Malignant Melanoma and Moles

Some of us have more moles than others. The more moles you have on your body, the higher your risk of melanoma. Of course this doesn’t mean you will definitely get melanoma if you have lots of moles. But it does mean you should be very careful about exposing yourself to the sun. And you should keep an eye on all your moles. Pre-cancerous moles can usually be removed under local anaesthetic. An early melanoma can be cured in this way. But if you leave them, they can become very difficult to treat.

Melanoma is a type of cancer of the skin. There are definite signs that a mole is suspicious and should be seen by a doctor. If you have a mole that is

  • Getting bigger
  • Changing shape, particularly getting an irregular edge
  • Changing colour – getting darker, becoming patchy or multi-shaded
  • Itching or painful
  • Bleeding or becoming crusty
  • Looks inflamed

you should go to the doctor straight away. Melanomas are most common on the back in men and the legs in women.

Melanoma risks and causes

Melanoma is the 6th most common cancer overall in the UK (if non melanoma skin cancer is excluded). More women than men get melanoma.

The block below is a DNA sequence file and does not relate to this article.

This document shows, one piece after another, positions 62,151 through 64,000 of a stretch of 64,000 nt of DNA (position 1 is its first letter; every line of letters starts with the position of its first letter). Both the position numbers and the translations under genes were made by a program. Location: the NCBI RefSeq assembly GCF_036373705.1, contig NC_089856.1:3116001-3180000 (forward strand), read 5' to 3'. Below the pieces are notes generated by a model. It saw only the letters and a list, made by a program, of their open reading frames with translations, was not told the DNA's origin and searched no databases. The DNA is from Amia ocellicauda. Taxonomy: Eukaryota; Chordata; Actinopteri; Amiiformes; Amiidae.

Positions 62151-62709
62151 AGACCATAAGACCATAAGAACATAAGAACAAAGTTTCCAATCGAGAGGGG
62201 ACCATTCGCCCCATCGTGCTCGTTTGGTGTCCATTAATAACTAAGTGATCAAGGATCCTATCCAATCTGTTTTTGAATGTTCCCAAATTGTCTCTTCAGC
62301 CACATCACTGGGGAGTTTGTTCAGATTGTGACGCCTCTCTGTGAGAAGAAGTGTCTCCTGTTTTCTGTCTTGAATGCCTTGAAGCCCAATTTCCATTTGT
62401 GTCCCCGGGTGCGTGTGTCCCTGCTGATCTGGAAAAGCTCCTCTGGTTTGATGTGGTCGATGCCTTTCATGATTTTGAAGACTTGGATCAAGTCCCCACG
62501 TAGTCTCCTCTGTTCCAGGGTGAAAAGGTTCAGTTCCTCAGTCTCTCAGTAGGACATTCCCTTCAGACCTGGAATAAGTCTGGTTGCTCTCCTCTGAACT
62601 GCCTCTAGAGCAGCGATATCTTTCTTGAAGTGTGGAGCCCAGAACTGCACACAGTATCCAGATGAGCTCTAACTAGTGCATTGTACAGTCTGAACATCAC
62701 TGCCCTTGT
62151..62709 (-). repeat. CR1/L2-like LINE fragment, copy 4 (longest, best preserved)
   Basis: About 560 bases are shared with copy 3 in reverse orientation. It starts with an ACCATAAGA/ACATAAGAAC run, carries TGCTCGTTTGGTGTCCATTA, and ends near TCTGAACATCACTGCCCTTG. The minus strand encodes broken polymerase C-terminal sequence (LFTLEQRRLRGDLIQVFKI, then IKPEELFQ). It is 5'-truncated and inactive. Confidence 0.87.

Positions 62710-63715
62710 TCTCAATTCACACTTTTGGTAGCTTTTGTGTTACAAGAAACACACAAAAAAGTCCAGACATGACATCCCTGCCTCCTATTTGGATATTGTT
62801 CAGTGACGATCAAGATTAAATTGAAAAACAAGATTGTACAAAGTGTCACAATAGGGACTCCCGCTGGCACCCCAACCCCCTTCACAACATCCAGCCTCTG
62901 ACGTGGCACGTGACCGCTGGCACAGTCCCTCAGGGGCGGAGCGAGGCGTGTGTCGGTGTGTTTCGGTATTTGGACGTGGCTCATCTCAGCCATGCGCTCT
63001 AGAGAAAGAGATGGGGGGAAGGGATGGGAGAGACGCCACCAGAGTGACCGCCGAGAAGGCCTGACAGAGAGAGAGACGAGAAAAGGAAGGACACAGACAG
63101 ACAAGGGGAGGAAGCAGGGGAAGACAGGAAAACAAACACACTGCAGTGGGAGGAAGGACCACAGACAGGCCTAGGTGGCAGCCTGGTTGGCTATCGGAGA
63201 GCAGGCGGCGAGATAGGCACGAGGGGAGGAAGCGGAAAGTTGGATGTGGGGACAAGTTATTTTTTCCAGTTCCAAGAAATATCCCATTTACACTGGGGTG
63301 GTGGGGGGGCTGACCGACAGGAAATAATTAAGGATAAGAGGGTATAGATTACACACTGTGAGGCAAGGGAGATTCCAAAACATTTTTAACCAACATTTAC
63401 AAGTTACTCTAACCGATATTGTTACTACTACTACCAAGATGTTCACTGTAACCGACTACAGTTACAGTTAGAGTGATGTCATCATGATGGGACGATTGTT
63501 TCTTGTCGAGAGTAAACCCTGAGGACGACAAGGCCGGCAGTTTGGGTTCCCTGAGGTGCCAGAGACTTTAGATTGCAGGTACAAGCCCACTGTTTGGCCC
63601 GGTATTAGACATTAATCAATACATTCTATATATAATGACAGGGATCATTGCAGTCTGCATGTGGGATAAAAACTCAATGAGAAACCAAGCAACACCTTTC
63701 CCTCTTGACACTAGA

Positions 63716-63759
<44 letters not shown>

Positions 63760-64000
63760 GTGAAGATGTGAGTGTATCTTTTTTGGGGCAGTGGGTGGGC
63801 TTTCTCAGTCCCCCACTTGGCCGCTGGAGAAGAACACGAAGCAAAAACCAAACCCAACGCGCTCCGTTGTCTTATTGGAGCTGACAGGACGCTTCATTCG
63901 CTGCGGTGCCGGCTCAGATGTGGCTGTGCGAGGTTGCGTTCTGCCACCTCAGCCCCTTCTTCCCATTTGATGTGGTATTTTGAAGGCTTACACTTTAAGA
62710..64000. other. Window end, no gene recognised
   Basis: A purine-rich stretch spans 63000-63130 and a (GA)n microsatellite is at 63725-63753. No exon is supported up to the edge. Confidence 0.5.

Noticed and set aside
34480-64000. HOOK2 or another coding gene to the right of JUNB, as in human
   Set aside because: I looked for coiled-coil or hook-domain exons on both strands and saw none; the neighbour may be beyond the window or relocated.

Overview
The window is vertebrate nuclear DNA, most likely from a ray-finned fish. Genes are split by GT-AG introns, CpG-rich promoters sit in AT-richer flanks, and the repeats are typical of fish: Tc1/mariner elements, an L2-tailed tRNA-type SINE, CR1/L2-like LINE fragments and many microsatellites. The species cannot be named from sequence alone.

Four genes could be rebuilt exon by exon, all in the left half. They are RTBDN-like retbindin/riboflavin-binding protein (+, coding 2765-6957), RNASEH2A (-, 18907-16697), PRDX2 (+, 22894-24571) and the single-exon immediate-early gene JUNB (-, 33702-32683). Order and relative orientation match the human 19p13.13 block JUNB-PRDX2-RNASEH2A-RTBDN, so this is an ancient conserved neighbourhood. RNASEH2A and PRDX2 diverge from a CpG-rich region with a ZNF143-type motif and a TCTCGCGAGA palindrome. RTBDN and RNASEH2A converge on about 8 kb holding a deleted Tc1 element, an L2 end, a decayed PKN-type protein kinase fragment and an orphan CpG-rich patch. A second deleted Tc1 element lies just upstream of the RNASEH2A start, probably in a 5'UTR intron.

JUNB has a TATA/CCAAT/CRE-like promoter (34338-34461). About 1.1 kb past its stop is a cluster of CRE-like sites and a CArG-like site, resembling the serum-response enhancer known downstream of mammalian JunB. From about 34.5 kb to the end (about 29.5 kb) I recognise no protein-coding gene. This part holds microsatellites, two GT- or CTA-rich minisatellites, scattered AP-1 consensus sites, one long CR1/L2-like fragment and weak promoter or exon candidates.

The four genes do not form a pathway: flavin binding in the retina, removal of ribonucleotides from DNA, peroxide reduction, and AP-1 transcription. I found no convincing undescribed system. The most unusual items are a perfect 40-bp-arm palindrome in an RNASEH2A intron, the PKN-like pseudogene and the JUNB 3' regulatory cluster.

There is one main factor that increases the risk of developing melanoma – ultraviolet light. Ultraviolet light comes from the sun or sunbeds. But some people are more at risk of getting melanoma than others. Risk factors related to sun exposure include

  • Moles – the more moles you have, the higher your risk
  • Being very fair skinned – especially with fair or red hair, or having lots of freckles (although people with darker skins can still get melanoma)
  • Sunburn – getting badly sunburned increases your risk of melanoma, particularly in childhood
  • Where you were born – fair skinned people born in a hot country, such as Australia or Israel, have a higher risk of melanoma throughout their life
  • Sun exposure – on holiday, as well as sitting in the sun or sunbathing at home
  • Sunbeds – using sunbeds, particularly before the age of 35

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